Pearce acknowledged that teams may be away from their homes and families for extended periods of times, and it was the closest we got to having any sort of structure confirmed as he ruled out the idea of conferences.
If borders remain shut and teams can’t travel back home, then it has to be expected the season will be shortened back to a total of 15 weeks – another 13 rounds from the recommencement – with Origin and finals included and everything wrapping up in early October.
However, should borders reopen anytime soon, then there is a chance the NRL could push on with a full season and finish in November or December, which highlights a new problem: playing rugby league in 30-degree heat.
That could only add to more problems among the broadcasters given more night-time games would be required to escape the heat of the day, which would then clash with Nine’s broadcast of cricket’s T20 World Cup if that event isn’t cancelled.
It’s no secret that without broadcast revenue the NRL can essentially forget about life as it currently knows it. This pandemic has threatened to blow the doors off the competition, but if they can somehow get both Nine and Fox on board with the format that is eventually decided on, it will be a major coup for Peter V’landys and Todd Greenberg.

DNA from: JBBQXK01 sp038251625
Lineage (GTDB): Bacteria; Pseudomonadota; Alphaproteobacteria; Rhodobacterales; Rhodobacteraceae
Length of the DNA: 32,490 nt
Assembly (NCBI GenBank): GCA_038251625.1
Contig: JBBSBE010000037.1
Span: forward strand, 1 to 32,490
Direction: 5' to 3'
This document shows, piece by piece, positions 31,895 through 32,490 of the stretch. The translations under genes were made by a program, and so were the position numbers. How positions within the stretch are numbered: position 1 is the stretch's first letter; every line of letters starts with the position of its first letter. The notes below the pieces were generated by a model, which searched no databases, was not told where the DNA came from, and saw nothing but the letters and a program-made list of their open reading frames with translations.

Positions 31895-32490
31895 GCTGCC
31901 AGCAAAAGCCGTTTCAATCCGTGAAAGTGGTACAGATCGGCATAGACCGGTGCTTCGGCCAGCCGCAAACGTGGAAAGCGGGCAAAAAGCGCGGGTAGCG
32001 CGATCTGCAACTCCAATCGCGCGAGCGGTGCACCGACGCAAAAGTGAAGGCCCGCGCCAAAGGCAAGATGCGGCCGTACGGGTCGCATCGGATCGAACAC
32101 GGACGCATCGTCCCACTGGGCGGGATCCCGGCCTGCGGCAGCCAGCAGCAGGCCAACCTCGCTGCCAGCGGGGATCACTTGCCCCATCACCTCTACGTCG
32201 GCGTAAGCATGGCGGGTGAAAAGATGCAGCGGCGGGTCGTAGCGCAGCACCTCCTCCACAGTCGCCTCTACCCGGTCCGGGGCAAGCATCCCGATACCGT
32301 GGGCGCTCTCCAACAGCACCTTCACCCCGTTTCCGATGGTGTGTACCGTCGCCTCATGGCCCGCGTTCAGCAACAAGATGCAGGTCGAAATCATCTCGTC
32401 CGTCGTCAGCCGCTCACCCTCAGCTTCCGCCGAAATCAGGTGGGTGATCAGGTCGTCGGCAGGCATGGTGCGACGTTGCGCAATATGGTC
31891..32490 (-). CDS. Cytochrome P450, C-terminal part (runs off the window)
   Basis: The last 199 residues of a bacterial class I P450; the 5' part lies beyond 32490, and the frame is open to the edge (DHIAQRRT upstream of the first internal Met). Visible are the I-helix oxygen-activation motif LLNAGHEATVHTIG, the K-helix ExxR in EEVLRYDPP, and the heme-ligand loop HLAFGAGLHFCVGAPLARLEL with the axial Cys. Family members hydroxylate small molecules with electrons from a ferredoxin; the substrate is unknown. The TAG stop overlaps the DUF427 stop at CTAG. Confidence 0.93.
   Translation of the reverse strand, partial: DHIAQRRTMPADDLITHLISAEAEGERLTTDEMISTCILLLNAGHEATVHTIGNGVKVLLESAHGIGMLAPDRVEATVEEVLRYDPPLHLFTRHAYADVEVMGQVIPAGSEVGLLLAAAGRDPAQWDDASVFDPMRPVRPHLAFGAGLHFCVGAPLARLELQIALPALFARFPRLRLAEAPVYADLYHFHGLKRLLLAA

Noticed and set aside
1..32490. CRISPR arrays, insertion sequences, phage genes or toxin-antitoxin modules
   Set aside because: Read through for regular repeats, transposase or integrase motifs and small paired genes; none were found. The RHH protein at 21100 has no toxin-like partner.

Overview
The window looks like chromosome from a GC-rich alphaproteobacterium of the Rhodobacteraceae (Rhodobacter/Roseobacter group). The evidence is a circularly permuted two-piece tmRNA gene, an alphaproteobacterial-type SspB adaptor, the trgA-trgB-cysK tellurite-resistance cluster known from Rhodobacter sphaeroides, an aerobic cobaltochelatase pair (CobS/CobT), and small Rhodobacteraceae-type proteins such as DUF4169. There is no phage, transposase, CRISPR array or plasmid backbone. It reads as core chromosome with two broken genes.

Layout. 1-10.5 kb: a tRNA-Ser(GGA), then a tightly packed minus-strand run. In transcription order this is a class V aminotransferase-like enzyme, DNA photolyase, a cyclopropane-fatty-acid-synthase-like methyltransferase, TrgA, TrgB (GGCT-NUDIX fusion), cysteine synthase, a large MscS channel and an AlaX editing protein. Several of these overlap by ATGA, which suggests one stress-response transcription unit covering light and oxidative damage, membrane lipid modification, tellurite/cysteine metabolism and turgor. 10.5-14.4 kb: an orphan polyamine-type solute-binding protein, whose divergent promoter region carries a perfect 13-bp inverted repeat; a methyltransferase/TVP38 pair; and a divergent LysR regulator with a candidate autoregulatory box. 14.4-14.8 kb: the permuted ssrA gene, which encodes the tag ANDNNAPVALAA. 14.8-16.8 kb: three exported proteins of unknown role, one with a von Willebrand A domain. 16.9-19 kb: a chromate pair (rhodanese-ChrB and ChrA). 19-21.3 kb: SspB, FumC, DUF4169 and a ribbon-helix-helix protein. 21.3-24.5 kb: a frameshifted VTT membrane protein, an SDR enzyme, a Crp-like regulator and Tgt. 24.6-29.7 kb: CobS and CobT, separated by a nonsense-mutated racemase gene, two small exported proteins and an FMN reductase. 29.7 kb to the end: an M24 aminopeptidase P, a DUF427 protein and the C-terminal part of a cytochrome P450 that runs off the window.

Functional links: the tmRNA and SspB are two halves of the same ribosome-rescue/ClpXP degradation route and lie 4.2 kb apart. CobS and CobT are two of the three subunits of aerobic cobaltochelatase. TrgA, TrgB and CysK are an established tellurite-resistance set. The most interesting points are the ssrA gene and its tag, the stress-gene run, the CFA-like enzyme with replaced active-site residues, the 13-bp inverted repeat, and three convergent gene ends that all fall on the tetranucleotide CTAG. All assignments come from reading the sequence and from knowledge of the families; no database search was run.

While a full-length season would still be the ideal outcome, the fact the NRL are still pushing for that with flu season on the way seems to be a head-in-the-sand moment.
Without wanting to go full code wars, the AFL were smart about how they did things, cutting five rounds from the season before they started. Simply put, they knew a shutdown was inevitable.
On the other hand, the NRL have still talked about full-length seasons and going into November or even December to get things finished. Given the game’s reliance on broadcast dollars, it’s not crazy talk, but at the same time it’s not very smart either.
What all those factors do is create the ultimate juggling act for the NRL now as they attempt to pick a structure that won’t put players and the 2021 season at risk but will keep the broadcasters happy at the same time.
It’s almost the impossible task, but the bottom line is that even as the committee work on restarting the game, there is absolutely no guarantee things will restart on 28 May.
And this announcement will have its doubters and its knockers. From extra testing to the flouting of regulations that apply to the rest of society, it’s not going to make everyone jump for joy.
But for now we can live in hope that ‘Project Apollo’ has delivered an outcome that will set the NRL up to be playing again in late May.
And with mental health beginning to come to the fore of this pandemic in the way the wider population are coping with it, Wayne Pearce may have summed it up at the back end of his press conference.
“I think there’s a lot of positives with the competition up and running again. The players, staff at clubs, services to clubs that will benefit. There’s a lot of people that will be happy with the decision to get the competition running again,” he said.
And it’s hard to disagree.
Long live the NRL.